International Child Helpline Day 2018: Young People & Technology around the World

The theme of this year’s International Child Helpline Day is “Inclusion and Technology for Children’s Well-being”, and we’ve been hearing from our network of child helplines around the world how they are using technology in inclusive, creative ways.

We also asked three members of our #Youth, Ana Alanis, Heba Alibrahim and Patuma Tonex for their views and insights.


Children and young people around the world use technology in different ways. In this article, Ana, Heba and Patuma describe how children and young people use technology in their local contexts.

Patuma: In Malawi, not all children and young people have access to technology. Most young people who are familiar with technology live in the urban areas, and come from families that are able to either buy them a mobile phone or give them money to pay an internet café. Children and young people in Malawi use different kinds of technologies like phone calls, SMS, Whatsapp, Facebook, Instagram, and Twitter to communicate with their friends and families.

Ana: In Mexico more than 50% of children between the ages of six and eleven have internet access, and over 85% of young people between the ages of 12 and 17. In fact, UNICEF estimates that children and teens in the country spend approximately 5.5 hours online every week.

Patuma: In Zimbabwe, the most popular communication technologies used by children and young people include Whatsapp, Facebook, Twitter, Instagram and Snapchat.


These popular social media applications have helped children and young people, not only with each other, but with the world in general.

Heba: Technology has become a part of our life and daily routine. If you look around, you will see someone holding a smartphone or sitting at a computer. In the Netherlands, it appears that six out of ten young people spend a minimum of three hours every day on their smartphone. 15% use the phone for more than six hours a day. Many young people use smartphones as a source of information, news, weather and a way to communicate with others via social media.

Patuma: There are so many communication technologies that children and young people use in Tanzania. Some of these technologies include Facebook, Whatsapp, Twitter and Instagram. These technologies help young people in their communications.


Being online and using new technologies has obvious benefits for learning, communication and enjoyment, but our #Youth also have a few words of advice on how to stay safe while using them.

Patuma: Communication technologies are helping children and young people to interact with each other quickly and easily. Another advantage is that young people are learning new things every day, thereby becoming more aware of the environment around them and how it affects them. However, there is a risk of becoming addicted to technology to the extent where you forget the other things you are engaged in, like school. There is also the risk of online abuse and different cybercrimes.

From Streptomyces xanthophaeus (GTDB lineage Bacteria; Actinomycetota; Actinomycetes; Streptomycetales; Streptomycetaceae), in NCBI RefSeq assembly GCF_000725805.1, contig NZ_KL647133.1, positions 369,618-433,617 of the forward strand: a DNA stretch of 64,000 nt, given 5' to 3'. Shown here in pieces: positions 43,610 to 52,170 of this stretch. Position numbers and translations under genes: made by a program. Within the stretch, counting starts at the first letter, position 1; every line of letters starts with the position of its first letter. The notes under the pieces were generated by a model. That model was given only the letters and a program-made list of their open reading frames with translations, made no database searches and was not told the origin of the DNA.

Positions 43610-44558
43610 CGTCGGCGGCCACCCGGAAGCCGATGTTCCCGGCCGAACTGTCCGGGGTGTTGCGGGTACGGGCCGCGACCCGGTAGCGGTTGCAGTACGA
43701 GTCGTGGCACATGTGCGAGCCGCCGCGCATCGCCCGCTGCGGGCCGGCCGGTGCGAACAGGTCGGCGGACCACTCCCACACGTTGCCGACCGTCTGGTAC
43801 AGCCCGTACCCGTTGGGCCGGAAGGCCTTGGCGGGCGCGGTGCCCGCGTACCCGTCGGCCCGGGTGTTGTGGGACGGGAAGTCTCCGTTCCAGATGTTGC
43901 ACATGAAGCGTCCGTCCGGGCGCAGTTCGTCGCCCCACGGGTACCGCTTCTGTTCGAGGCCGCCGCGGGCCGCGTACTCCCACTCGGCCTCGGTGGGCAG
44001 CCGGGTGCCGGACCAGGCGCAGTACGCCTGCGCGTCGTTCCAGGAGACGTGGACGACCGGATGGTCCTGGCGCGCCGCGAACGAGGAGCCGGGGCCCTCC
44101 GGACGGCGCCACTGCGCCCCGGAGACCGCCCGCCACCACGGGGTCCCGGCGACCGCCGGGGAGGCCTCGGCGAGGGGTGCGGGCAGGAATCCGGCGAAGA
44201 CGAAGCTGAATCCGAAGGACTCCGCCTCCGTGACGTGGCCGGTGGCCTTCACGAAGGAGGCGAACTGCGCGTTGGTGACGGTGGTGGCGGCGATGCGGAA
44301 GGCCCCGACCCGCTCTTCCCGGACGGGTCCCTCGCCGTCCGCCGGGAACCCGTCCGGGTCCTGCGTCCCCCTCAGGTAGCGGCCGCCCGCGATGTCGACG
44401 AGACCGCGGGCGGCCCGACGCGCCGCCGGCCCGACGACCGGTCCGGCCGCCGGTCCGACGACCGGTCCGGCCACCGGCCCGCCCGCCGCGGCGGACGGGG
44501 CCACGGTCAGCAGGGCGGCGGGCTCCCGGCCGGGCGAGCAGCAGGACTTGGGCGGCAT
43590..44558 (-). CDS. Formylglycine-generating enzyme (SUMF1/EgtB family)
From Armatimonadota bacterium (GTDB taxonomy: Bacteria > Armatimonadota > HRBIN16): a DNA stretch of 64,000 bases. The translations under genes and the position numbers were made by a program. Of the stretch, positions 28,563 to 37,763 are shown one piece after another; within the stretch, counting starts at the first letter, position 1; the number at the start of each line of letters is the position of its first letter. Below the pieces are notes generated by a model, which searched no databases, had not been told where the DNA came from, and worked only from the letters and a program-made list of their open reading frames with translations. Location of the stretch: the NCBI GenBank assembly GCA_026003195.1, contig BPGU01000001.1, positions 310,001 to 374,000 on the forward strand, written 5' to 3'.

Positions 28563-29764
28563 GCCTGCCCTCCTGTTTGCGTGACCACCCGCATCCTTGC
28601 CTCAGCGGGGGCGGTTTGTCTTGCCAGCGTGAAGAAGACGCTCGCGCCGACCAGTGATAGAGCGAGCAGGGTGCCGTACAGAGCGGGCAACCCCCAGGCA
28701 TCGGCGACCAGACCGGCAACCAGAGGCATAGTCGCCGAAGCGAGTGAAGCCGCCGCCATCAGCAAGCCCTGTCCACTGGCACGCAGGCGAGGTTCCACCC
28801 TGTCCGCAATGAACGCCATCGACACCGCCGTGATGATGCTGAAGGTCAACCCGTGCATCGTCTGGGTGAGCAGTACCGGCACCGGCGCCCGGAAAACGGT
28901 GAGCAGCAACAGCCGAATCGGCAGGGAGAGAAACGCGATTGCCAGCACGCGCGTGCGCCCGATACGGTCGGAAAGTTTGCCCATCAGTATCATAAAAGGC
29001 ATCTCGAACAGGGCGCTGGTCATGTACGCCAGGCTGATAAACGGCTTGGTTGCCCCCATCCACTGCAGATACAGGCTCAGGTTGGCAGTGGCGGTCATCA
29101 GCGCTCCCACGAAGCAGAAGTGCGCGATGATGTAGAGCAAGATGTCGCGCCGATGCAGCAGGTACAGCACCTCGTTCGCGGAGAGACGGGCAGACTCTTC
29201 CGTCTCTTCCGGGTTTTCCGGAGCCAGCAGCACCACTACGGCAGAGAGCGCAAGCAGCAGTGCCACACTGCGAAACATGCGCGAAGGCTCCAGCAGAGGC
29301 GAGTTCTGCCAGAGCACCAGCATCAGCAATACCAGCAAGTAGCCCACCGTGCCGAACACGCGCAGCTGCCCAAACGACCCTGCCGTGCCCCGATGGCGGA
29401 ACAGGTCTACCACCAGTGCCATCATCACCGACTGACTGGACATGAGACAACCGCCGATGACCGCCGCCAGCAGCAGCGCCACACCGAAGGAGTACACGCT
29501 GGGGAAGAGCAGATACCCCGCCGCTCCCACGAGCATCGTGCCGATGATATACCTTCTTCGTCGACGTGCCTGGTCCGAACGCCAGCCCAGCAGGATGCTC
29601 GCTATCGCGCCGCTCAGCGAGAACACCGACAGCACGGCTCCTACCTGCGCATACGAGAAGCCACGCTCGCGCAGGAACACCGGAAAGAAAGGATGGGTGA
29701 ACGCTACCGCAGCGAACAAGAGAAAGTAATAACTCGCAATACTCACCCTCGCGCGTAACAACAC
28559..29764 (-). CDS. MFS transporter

Heba: While the use of smartphones may also have disadvantages and negative effects, teenagers who spend a lot of time on social media or playing computer games feel less happy than those who do more activities offline, such as reading or exercising. Several studies have shown that the daily use of smartphone gradually increases feelings of depression, stress, and problems with sleep and concentration. Children and teenagers should be using technology tools under the guidance and control of their parents.

Ana: In Mexico, these risks are acknowledged, and in response to the growing popularity of games, networking platforms, and even online learning opportunities, several internet providers in the country are taking steps towards providing safer and more inclusive access to technology. Some of the more popular projects include safe navigation tablets which make potentially inappropriate content unavailable to children, language access platforms for children to learn a new language, and even motion-sensor technology to make sure children stay active.

Heba: Luckily, nowadays many companies are developing technologies and applications that offer the opportunity for parents to keep track of what children are doing and to help making the internet a safer place without any inappropriate content.




This project is funded by the European Union’s Rights, Equality and Citizenship Programme (REC 2014-2020). The content of this article represents only the views of the author and is his/her sole responsibility. The European Commission does not accept any responsibility for use that may be made of the information it contains.